12 Ways to Boil Water When Camping – Never Worry About Hot Water Again!

By Emma
how to boil water when camping

When you go camping, you don’t have access to the modern comforts that make drinking water accessible.

Instead, you’ll need to purify natural sources of water. This kills bacteria that would otherwise make you super sick.

Oh, and keep in mind, car campers, this still applies to you. You’ll need clean water for cooking hot meals or washing the dishes.

Thankfully, there’s an easy fix. Boiling water is an easy way to make water safe to drink. To make it even easier, we created this guide on how to boil water when camping.

First, choose one of these containers to hold your water:

Containers for the water:

  • Traditional Kettle – For Car Campers and Backpackers
  • Internal Flame Kettle – For Backpackers
  • Mess Kit Pot – For Car Campers and Backpackers
  • Tin Can – For Backpackers

Next, boil the water using one of these methods:

Heat methods:

  • Traditional Campfire – For Car Campers and Backpackers
  • Propane Stove – For Car Campers
  • Propane Fire Pit – For Car Campers
  • Jetboil Stove – For Backpackers
  • Alcohol Stove – For Backpackers
  • Solid Fuel Stove – For Backpackers
  • Portable Electric Stove – For Car Campers 
  • Charcoal Grill – For Car Campers

Traditional Kettle

Opting for a traditional teakettle is a practical and functional choice. 

The kettle may be lightweight and specifically designed for backpacking. Or it can just as easily be a heavier kettle from your home kitchen if you’re car camping.

Some tea kettles are equipped with handles, especially those that are built for backpackers. This makes it simple to hang the kettle over the fire.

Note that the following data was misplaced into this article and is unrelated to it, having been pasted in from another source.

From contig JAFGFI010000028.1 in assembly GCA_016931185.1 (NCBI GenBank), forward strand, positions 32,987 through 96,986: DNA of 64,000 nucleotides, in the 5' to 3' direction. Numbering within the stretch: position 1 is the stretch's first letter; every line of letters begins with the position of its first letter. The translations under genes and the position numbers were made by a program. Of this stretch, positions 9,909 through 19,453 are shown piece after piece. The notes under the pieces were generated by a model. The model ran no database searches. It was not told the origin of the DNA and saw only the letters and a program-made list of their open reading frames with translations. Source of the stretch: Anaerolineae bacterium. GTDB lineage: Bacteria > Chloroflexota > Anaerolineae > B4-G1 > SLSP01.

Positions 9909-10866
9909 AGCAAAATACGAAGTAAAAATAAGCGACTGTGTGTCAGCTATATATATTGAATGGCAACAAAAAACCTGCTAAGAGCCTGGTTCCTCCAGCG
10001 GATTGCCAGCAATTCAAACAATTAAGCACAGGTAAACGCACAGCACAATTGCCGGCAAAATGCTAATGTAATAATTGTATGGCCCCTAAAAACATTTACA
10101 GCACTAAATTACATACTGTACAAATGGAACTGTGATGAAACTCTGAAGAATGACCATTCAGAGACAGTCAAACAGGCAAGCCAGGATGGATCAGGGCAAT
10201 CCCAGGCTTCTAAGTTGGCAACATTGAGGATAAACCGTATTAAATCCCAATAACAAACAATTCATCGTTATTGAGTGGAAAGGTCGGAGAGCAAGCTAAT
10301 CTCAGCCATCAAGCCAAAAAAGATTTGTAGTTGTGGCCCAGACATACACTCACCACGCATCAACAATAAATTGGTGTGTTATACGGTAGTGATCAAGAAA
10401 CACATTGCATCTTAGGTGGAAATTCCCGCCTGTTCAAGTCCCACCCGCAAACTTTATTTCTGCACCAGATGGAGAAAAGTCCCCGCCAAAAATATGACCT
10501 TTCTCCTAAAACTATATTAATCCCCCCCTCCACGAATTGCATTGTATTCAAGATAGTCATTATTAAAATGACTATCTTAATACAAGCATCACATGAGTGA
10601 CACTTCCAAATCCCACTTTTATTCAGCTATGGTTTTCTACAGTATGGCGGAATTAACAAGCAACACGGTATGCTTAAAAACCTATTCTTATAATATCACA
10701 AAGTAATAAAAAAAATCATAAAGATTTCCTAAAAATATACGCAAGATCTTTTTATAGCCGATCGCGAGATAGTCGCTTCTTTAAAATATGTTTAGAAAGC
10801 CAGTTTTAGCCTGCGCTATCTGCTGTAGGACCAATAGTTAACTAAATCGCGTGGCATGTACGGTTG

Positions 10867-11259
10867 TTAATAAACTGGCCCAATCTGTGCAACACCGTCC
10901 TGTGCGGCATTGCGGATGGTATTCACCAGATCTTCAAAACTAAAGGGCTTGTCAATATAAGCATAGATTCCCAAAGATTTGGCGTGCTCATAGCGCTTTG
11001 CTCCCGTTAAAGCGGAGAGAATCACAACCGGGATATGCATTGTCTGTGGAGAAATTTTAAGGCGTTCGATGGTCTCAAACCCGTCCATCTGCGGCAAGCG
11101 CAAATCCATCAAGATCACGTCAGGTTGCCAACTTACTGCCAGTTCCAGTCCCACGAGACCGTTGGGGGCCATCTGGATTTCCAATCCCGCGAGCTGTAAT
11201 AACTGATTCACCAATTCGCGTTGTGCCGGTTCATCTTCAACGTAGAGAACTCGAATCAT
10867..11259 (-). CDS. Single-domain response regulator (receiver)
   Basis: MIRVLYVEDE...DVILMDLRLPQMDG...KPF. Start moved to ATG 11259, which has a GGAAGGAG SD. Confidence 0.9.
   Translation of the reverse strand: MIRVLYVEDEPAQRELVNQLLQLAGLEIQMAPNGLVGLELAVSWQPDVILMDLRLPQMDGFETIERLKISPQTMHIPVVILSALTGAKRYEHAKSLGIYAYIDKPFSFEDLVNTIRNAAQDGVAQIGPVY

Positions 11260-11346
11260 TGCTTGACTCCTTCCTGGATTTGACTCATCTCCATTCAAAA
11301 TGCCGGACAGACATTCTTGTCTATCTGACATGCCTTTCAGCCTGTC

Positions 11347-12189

Alternatively, you can place any kettle on an electric stove, propane stove, or charcoal grill. They’re quite versatile, as you can see!

Internal Flame Kettle 

Unlike their traditional cousins, some kettles are built with the ability to house a fire right in the canister. 

That’s correct – there’s a special gap inside an internal flame kettle for twigs and other bits of tinder. Once ignited, the water heats up quicker than a regular kettle. 

Another attractive characteristic are their light weights. Because they don’t require an external fuel canister (read: more weight), they’re easier to tote around.

Mess Kit Pot

This one’s rather self-explanatory. You simply pour water into any of your mess kit’s pots and hang the pot over the fire. Or place it on your heat source of choice.

With this solution, you’re limited to the size of your mess kit. So if you have an ultra portable, small-capacity kit, you won’t be boiling large quantities of water all at once!

Plus, you have to be careful not to overfill the pot. Otherwise, you could splash boiling water on yourself when you lift the pot from the heat.

If you’re looking for recommendations to get your food on, we’ve put together a list of the 10 best camping mess kits.

Tin Can

Tin cans are good as a last ditch-effort option. They’re useful in situations where you need boiling water but you have no suitable containers on hand.

They aren’t advised for most scenarios because there’s no way to handle the can without burning yourself. In other words, you’d better have a heavy towel available to maneuver that can.

Not to mention, you won’t get an abundance of water out of the deal, since tin cans are usually pretty small.

Traditional Campfire 

We figured we’d jump into heating methods with a simple option: building a campfire!

Campfires are awesome because they throw off a lot of heat. As a result, your water will boil relatively quickly, in about 5-7 minutes. (How much heat, you ask? We ask – and answer – how hot is a campfire?)

However, utilizing a fire could be instantly problematic if you’re camping in a place with an active fire ban. 

You’ll also be in a pickle if you’re having trouble starting the fire. (But hey, you won’t have trouble after you read our tips on building a campfire in 11 steps…!)